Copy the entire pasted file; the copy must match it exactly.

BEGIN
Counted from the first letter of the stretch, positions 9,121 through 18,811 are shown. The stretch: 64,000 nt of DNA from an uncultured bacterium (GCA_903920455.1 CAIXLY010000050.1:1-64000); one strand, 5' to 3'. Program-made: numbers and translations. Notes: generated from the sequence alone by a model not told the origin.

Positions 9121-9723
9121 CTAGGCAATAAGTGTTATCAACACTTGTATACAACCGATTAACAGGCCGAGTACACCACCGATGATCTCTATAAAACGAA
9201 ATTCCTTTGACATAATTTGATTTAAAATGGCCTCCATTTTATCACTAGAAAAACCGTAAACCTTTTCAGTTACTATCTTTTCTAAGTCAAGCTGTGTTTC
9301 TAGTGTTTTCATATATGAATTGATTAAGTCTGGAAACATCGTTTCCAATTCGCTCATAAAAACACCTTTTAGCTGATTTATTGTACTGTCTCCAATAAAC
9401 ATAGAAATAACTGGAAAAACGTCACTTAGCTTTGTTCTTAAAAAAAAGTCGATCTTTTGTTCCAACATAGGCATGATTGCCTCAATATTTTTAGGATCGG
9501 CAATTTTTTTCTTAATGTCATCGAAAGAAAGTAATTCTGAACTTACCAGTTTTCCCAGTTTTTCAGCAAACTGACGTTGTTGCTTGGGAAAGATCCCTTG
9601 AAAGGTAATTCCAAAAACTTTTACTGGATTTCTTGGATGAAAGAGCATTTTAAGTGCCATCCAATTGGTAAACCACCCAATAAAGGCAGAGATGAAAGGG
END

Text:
Counted from the first letter of the stretch, positions 9,121 through 18,811 are shown. The stretch: 64,000 nt of DNA from an uncultured bacterium (GCA_903920455.1 CAIXLY010000050.1:1-64000); one strand, 5' to 3'. Program-made: numbers and translations. Notes: generated from the sequence alone by a model not told the origin.

Positions 9121-9723
9121 CTAGGCAATAAGTGTTATCAACACTTGTATACAACCGATTAACAGGCCGAGTACACCACCGATGATCTCTATAAAACGAA
9201 ATTCCTTTGACATAATTTGATTTAAAATGGCCTCCATTTTATCACTAGAAAAACCGTAAACCTTTTCAGTTACTATCTTTTCTAAGTCAAGCTGTGTTTC
9301 TAGTGTTTTCATATATGAATTGATTAAGTCTGGAAACATCGTTTCCAATTCGCTCATAAAAACACCTTTTAGCTGATTTATTGTACTGTCTCCAATAAAC
9401 ATAGAAATAACTGGAAAAACGTCACTTAGCTTTGTTCTTAAAAAAAAGTCGATCTTTTGTTCCAACATAGGCATGATTGCCTCAATATTTTTAGGATCGG
9501 CAATTTTTTTCTTAATGTCATCGAAAGAAAGTAATTCTGAACTTACCAGTTTTCCCAGTTTTTCAGCAAACTGACGTTGTTGCTTGGGAAAGATCCCTTG
9601 AAAGGTAATTCCAAAAACTTTTACTGGATTTCTTGGATGAAAGAGCATTTTAAGTGCCATCCAATTGGTAAACCACCCAATAAAGGCAGAGATGAAAGGG